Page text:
What single factor makes for an excellent education? The simple answer to this question is human relationships. Learning is not just cognitive; it has social and emotional properties, and evidence shows that with a focus on relationships, achievement gaps can be halved. Students want to feel welcome in the classroom AND evidence shows this will makes them more likely to succeed. The blog below with videos explains Relationship-Rich Education for building connections to our students and to help our students build connections with one another. The following blogs will describe other constructs for building human connections in teaching.
Human Connections 2: Growth Mindset and Sense of Belonging
Human Connections 3: Love, Equity, and Justice and Student Partnerships
Which construct matches best with your discipline and personality?
What single factor makes for an excellent education? Relationship-Rich Education
Felten and Lambert (2020) argue that there’s a simple answer to this question: Human relationships. Social and emotional components of learning can reduce achievement gaps by half through teaching in ways that promote connection and encourage student success. For their book, Relationship-Rich Education, Felten and Lambert interviewed multiple professors and students for ideas on building connections to our students and to help our students build connections with one another. For example, in the Oakton Community College Persistence Project, faculty committed during first three weeks of semester to:
- Learn to use student names
- Articulate high academic standards paired with support for where students struggle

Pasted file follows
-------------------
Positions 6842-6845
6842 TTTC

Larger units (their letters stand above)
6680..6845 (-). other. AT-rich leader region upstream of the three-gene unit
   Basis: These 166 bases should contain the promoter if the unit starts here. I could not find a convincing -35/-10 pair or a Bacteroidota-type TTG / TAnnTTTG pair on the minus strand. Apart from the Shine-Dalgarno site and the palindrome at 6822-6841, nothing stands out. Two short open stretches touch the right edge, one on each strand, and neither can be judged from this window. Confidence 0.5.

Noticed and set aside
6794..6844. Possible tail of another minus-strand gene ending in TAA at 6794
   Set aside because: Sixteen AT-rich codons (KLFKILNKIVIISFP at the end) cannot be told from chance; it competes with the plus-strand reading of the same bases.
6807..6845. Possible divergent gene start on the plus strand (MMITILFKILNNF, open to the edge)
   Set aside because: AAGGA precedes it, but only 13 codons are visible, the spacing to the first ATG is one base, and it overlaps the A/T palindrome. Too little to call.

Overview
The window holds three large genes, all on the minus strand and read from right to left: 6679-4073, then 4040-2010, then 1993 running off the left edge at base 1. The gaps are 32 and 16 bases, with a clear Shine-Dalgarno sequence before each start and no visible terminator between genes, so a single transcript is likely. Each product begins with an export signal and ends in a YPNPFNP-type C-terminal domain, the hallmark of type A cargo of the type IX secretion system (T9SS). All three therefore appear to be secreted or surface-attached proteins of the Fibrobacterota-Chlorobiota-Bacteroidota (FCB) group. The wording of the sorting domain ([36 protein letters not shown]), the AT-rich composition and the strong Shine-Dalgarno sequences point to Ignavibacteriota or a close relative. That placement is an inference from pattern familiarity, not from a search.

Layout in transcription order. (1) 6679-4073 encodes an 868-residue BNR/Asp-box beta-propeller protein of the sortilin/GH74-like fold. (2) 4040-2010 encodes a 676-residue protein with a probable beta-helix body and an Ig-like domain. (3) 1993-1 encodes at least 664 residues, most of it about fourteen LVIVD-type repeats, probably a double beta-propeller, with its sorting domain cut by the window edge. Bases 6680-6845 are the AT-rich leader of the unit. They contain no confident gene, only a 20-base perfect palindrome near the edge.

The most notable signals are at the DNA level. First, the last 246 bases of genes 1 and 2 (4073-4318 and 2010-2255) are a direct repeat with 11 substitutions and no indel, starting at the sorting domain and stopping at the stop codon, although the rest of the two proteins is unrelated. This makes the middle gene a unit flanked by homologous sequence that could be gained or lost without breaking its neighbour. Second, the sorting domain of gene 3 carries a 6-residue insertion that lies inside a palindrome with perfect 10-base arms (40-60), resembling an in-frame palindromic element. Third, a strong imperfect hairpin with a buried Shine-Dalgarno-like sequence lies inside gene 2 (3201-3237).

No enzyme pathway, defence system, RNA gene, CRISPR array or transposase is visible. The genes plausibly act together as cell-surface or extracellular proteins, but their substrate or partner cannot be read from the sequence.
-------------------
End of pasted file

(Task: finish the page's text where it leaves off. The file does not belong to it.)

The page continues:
- Return an assignment with formative feedback
- Meet one-on-one with each student for 10 minutes
Some other examples…
- Pause class to ask students to compare notes with a few students around them. Students comment on content and format of notes.
- For large classes, let students know you will be there five minutes before class starts to spend some time getting to know each other. Watch this video from Meghan Porter where she describes the kinds of questions she asks (30 secs, starting at 4:06).
- (In a math course) when students express doubt, encourage them to skip the homework tonight, and instead read about imposter syndrome. Take five minutes in class next day to talk about imposter syndrome.
- At the end of class, ask students to write in the chat, some success they had in the last week, which could be anything from seeing their family or getting into medical school.
- In this video Kalani Craig (History/Digital Humanities) shows social network analysis as an icebreaker.
Most instructors know how to build relationships with our students that can lead to increased belonging and success. If we simplify these efforts and do it more, we’ll get good results.
Healey, M., Flint, A., & Harrington, K. (2014). Encouragement through partnership: students as partners in learning and teaching in higher education. The Higher Education Academy.
Felten, P., & Lambert, L. M. (2020). Relationship-rich education: How human connections drive success in college. JHU Press.